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Nashua Readies for Climate Change, Heat Waves and Floods

Sarah Gibson for NHPR

Even if countries cut greenhouse gas emissions immediately, New Hampshire will get warmer and wetter within the next three decades, and towns need to plan accordingly.

That was the topic of Nashua's first Resilient Nashua Summit, which the city hosted Tuesday as part of a year-long initative to gather input on its plan for dealing with natural disasters exacerbated by climate change. 

The Federal Emergency Management Agency requires towns to submit hazard mitigation plans every five years, but Justin Kates, director of Emergency Management in Nashua, says this process typically happens behind closed doors. 

"We're getting the citizens involved, the businesses involved, the non-profits involved, because we want to know what they think regarding resilience building in the community," Kates says.

Through community meetings and a partnership with the app Courbanize, the city mapped risks and resources to incorporate into the plan, which it is submitting later this month.

Kates says one of the major issues that emerged was the need for air conditioning. 

"New England doesn't think of air conditioning as a neccessity in homes," he says. "As we see these heat waves, people are having more trips to the hospitals, to the emergency rooms, and we’re seeing more impacts to our energy systems as well."

Credit Sarah Gibson for NHPR
A climate assessment from UNH predicts 30-40 days above 90 degrees in N.H. by 2100.

Liz Fitzgerald, director of community impact for the Greater Nashua United Way, has been one of the community members providing input this fall.

During the lunch break, she reads a poster about rising temperatures in New Hampshire, based on data from the UNH Sustainability Institute.

It predicts 13 days above 90 degrees Fahrenheit and 17 fewer days below 32 degrees by 2050. Without a drastic reduction in emissions, it predicts 32 days above 90 by 2100, putting the state in a perpetual series of heat waves. 

Below the statistics, participants have written what concerns them the most about rising temperatures.

One says: "Impact on low-income residents."

Fitzgerald agrees.

She says United Way provides emergency aid to low-income and homeless families who are often hit the hardest by heat waves and flooding, and it has seen this demand increase over the last few years.

"When we think about climate change, [service providers] really need to be at the table," she says "Even though we're not scientists or city planners, we really need to know how people are going to be impacted."

Fitzerald hopes the increasing focus on the intersection of sustainability and emergency management could yield innovations that target low-income families.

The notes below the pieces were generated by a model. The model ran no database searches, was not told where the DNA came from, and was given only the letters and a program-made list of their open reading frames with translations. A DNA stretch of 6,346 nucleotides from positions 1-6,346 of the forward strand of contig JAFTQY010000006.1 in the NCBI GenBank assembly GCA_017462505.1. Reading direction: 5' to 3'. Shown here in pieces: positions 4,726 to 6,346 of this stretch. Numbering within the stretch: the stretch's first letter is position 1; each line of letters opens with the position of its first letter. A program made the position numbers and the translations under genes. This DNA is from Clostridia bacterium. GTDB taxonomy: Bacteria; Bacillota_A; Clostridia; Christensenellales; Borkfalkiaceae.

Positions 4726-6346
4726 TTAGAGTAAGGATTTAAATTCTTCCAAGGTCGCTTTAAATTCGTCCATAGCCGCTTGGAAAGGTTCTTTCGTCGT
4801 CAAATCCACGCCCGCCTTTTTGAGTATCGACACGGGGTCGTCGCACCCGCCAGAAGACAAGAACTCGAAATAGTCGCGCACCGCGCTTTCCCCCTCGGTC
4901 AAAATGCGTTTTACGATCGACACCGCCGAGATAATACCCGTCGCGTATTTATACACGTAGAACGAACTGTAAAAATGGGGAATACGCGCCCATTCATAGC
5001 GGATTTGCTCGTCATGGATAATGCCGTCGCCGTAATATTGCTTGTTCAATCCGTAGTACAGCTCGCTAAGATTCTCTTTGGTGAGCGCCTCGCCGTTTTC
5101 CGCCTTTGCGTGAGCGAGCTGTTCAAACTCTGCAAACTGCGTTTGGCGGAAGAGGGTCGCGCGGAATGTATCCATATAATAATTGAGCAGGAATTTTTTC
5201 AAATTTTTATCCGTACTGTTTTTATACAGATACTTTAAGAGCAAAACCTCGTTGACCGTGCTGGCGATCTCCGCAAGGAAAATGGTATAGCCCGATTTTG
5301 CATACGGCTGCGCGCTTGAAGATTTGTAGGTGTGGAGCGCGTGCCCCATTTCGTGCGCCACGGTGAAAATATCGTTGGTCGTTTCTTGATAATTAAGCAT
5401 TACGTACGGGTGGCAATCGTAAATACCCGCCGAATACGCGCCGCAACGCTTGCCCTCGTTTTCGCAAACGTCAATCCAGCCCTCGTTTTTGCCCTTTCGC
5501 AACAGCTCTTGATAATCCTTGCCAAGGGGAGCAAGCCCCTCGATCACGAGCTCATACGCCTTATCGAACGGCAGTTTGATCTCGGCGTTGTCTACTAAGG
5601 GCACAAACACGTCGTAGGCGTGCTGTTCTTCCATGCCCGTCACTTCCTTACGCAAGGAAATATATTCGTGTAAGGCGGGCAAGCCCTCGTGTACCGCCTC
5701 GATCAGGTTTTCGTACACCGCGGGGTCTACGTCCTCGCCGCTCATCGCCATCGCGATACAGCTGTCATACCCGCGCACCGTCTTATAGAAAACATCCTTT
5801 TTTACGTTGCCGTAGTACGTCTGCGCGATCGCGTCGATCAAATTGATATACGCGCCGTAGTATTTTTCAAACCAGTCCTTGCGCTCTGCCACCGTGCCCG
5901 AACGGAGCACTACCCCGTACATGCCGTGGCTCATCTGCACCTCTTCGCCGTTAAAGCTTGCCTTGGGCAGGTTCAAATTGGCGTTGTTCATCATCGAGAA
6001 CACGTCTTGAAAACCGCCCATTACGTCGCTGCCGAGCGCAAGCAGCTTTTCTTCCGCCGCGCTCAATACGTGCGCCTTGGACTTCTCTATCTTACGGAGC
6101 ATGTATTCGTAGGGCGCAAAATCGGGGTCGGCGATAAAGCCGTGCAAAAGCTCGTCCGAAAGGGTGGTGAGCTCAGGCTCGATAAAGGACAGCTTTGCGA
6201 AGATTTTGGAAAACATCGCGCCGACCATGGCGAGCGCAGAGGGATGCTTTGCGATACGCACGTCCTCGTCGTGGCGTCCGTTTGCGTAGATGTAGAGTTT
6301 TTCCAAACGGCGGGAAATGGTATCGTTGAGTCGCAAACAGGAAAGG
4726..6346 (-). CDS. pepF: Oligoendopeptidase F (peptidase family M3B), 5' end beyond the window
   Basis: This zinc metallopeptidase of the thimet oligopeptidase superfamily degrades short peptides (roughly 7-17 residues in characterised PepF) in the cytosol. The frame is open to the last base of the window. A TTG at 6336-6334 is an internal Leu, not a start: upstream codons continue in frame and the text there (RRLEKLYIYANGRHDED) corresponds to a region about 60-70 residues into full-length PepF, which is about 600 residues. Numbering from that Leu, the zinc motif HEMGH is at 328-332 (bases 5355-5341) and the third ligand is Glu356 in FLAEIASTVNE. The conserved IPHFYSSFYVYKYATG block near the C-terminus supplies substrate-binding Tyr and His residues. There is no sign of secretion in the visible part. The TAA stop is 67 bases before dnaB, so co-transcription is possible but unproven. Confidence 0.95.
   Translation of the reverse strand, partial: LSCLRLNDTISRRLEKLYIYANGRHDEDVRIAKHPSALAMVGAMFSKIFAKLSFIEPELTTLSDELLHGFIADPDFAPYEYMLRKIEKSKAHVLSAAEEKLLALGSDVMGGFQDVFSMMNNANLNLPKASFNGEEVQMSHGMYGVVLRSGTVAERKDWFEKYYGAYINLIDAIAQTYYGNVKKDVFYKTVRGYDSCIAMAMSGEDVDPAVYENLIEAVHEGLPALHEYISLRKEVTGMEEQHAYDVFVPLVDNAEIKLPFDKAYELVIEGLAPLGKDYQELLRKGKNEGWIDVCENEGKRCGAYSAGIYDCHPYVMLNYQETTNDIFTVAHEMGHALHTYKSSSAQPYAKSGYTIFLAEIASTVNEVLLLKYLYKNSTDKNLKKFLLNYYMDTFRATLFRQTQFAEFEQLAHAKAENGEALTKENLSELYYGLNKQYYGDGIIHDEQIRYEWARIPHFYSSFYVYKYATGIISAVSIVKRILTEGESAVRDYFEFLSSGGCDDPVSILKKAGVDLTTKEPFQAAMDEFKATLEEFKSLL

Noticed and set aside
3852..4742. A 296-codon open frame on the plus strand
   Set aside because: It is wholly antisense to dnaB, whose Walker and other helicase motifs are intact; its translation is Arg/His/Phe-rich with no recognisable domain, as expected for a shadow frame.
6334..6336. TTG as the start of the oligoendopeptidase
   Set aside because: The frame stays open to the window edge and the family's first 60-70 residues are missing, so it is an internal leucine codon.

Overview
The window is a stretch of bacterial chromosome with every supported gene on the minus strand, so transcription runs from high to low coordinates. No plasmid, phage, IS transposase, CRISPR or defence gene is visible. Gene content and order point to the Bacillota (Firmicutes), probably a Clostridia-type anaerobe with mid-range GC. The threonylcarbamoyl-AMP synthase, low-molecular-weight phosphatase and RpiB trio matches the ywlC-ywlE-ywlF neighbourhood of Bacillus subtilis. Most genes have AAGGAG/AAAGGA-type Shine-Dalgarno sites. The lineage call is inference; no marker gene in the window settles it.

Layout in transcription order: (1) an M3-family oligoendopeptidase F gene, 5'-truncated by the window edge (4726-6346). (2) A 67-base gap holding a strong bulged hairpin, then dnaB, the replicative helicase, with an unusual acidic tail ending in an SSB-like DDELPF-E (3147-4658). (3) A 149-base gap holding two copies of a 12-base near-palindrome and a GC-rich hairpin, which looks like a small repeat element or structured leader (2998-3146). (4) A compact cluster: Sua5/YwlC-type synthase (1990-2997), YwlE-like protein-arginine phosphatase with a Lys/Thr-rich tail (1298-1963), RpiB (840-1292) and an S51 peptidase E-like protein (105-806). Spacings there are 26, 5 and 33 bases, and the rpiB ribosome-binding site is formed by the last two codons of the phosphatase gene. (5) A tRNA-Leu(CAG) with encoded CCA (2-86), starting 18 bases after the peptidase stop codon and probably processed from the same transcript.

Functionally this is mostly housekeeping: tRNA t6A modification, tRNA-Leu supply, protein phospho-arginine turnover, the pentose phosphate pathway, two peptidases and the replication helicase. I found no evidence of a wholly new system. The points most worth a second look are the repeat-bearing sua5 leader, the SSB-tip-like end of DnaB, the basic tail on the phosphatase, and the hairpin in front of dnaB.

"We spend a lot of money on fuel assistance," she says. "What's the math around helping remediate homes to be more fuel-efficient and less dependent on fossil fuels, and will that make a savings for us in the long run?"

Credit Sarah Gibson for NHPR
Cameron Wake says N.H. is regularly asking for $20-30 million from FEMA after floods, but that doesn't begin to cover all costs of repair.

Rhett Lamb, the assistant city manageer and community development manager for Keene, has also seen the disproportionate impact of heat waves on low-income and senior citizens, but his biggest concern is flooding. 

"Most of the inland communities are going to face precipitation events that are bigger than what their storms systems are able to handle," he says.

Residents in eastern Keene already face flooding that ruins heating and utility systems in their basement.

The city is looking at grant funding to help them with home modifications, as well as stormwater diversion and bridge rebuilding that will lessen stressors on the nearby watershed.

But all these improvements cost money.

Over the last decade, Nashua has invested in stormwater treatment systems that have reduced runoff into rivers by 80 percent, but officials estimate it will cost hundreds of millions of dollars for continued upgrades to its century-old infrastructure.

Cameron Wake, a professor of climatology and glaciology at UNH's Sustainability Institute, echoes these concerns about flooding.

He says 75 percent of New Hampshire's requests for disaster aid from the federal government is already for issues associated with flooding, which becomes more severe every year.

Credit Sarah Gibson for NHPR
Cameron Wake says climate scientists "Aren't alarmists. If anything we underestimate the risk because we want to remain credible.”

But Wake sees opportunity for cities like Nashua. As rising sea levels threaten Boston and cities on the Seacost, he says Nashua and other inland cities could be poised to become centers of economic growth and environmental innovation.

He urged Nashua and the rest of New Hampshire to "act really quickly" to develop energy plans that rely less on fossil fuels and more on solar and wind energy, and he told summit participants that despite the inevitability of a hotter, wetter climate, a major reduction in U.S. emissions now could still make climate change this century more manageable.

Sarah Gibson joined NHPR's newsroom in 2018. She reports on education and demographics.

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